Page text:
For the July Art & Ag Project, the artists were invited to Fong Farms. Owned by my husband’s cousin, the farm has been in the family for many years. I had visited the farm with my sons but when I visited the farm as an artist it took on a different look. I was attracted to the different layers of fields and the purplish, pink sky of early morning.
I did a quick oil study, about 6 x 8, catching the colors of the sky and the safflower fields way in the back. The painting was completed from the study and the photos I had taken.
“The Art & Ag Project cultivates a dialogue between artists, farmers, and the community to raise awareness about the importance of preserving farmlands and the visual arts in Yolo County. A nationally recognized creative place making project, Art & Ag has invited farmers to open their land to local artists, providing unique opportunities to capture private landscapes that would otherwise remain inaccessible and unseen.
Each month, artists visit a different farm where they can meet the farm owners, paint en plein air, or take photographs. Artists are invited each Fall to exhibit their agriculturally–inspired artwork at YoloArts’ annual Art Farm Gala, the first Friday in November.”
The “Red Barn” was painted at the Valley Oak Wool Mill. A young woman rented one of the buildings to run her wool mill business. She would take raw wool and spin it for clients. Her waiting list is about a year long.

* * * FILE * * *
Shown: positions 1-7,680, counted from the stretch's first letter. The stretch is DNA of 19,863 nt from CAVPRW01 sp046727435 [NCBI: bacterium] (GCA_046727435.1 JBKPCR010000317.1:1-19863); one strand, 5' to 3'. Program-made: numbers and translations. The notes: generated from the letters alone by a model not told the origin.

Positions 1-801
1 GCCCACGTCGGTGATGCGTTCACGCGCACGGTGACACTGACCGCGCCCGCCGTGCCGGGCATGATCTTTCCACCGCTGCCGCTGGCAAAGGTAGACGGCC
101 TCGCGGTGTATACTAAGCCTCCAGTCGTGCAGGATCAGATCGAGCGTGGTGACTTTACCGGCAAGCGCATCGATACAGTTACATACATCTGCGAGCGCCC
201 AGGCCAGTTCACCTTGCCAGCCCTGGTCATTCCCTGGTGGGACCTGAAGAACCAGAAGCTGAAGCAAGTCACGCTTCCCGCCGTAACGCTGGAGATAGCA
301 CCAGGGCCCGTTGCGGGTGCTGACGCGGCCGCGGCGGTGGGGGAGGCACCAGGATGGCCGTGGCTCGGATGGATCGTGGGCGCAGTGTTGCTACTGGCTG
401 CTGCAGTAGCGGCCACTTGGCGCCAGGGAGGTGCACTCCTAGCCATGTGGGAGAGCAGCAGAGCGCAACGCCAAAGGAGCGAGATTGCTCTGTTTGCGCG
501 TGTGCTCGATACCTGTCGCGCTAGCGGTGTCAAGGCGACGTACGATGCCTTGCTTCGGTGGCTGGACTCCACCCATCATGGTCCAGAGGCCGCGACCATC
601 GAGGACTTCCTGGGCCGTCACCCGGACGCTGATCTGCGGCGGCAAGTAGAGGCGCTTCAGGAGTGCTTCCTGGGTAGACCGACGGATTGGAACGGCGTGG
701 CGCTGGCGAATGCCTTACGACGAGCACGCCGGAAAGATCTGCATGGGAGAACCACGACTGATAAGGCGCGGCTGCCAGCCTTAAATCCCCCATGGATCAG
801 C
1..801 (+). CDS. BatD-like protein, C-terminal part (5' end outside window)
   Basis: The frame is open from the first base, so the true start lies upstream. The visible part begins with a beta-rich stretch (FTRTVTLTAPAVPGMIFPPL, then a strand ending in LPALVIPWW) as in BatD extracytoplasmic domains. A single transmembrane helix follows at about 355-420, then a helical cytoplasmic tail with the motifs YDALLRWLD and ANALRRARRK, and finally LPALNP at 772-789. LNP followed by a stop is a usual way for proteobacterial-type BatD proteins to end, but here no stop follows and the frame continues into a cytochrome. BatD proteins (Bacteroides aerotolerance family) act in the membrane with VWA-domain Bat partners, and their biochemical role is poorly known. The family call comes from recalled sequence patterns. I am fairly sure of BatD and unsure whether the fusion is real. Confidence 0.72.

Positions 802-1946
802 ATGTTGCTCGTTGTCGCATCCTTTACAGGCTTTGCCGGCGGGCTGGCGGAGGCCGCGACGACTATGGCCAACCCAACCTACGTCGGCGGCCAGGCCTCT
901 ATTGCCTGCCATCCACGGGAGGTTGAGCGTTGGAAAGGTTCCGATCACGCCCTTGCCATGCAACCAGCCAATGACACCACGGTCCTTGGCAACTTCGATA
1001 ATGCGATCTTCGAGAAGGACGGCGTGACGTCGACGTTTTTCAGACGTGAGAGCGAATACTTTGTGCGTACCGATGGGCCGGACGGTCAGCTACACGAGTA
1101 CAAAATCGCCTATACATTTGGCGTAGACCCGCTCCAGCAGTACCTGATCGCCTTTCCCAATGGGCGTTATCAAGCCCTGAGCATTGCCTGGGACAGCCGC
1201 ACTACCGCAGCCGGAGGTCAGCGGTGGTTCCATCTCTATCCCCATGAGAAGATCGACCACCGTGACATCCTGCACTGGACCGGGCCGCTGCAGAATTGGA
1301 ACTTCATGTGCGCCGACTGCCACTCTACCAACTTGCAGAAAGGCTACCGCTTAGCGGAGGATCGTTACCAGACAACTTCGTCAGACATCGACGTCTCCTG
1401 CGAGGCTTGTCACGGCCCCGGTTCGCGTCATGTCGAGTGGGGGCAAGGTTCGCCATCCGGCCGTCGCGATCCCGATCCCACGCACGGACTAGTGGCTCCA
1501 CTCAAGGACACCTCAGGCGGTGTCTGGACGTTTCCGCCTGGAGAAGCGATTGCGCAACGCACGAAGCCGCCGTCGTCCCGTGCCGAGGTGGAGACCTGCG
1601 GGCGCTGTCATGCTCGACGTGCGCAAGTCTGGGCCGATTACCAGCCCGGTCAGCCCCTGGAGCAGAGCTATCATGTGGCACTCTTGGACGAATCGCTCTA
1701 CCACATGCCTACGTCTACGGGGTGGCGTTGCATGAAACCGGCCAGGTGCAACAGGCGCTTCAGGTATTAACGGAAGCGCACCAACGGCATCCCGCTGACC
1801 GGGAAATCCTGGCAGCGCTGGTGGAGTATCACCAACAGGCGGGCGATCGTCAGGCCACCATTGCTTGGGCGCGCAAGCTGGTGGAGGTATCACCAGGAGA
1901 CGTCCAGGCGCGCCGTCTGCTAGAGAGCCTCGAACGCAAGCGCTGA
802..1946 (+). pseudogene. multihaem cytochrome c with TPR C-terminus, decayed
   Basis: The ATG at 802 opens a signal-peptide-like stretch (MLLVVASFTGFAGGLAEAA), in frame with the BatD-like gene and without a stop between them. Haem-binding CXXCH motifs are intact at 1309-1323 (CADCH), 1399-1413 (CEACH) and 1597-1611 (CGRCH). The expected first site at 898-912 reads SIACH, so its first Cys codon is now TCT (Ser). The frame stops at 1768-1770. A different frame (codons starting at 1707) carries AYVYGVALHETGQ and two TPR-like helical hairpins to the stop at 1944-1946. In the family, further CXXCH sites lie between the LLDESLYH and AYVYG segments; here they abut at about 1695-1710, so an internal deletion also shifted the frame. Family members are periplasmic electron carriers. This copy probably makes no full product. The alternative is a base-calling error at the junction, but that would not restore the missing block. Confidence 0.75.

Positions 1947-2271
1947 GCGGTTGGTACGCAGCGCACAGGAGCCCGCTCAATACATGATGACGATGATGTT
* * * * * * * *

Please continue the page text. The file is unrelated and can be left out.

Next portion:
The next two paintings was done at the Good Hummus Produce. Caught this dog napping in the middle of the road. Love how the sun light shaped around him.
The “Red Tractor” was parked underneath these trees. I did a small quick study, 6 x 8 and got up to stretched. Before I knew the owner had driven the tractor away. Thank goodness I had that quick study plus a few photos.
This last painting, “Hazy Day” reflect the fickle weather of March or maybe April. I love how the grapevines captured a glimpse of the sun peeking through the clouds.
There are still more farm visits coming up. I probably would visit up to September.
Out and about at the Capay Valley Vineyards for the Yolo County Arts and Ag Project. Breathtaking views! First time I’ve tried out my new laptop pochade box from *Guerilla and it works quite well. It stores all my paints and gamsol. My brushes I carry separately. Though built for a 9 x 12 inches panels, I can also paint 8 x 10 in. panels or any size smaller with the adjusters. Looking forward to doing more plein aire with this pochade art box
This past Saturday was a ranch visit for the Yolo Arts & Ag Project. Heading down straight on Hwy 16 from Main Street in Woodland, I find myself heading to the small farm town, Esparto. I passed the migrant camp where my son had tutored farmhand children.
It’s a beautiful farm. Came first to a pond set up with an gazebo for entertainment. After checking in and scouting around for possible places to paint, I came upon open fields with the mountains as backdrops. No matter what farm or ranch I’m at, I always go to the mountains. And with a building.
This painting is my second attempt. It worked out so much better. The weather had started cool but got up to the high 90’s after a couple hours. Yet there appeared to be thunderclouds coming from over the mountains. The clouds were in a beautiful formation.
My goal with this painting was to create distance. I particularly paid attention to color – Darker and brighter colors in the mid and foregrounds. The mountains a more grayish blues with hints of yellowish brown to create distance. Another goal was to capture the intensity of the midday sun. The building worked out perfectly for that.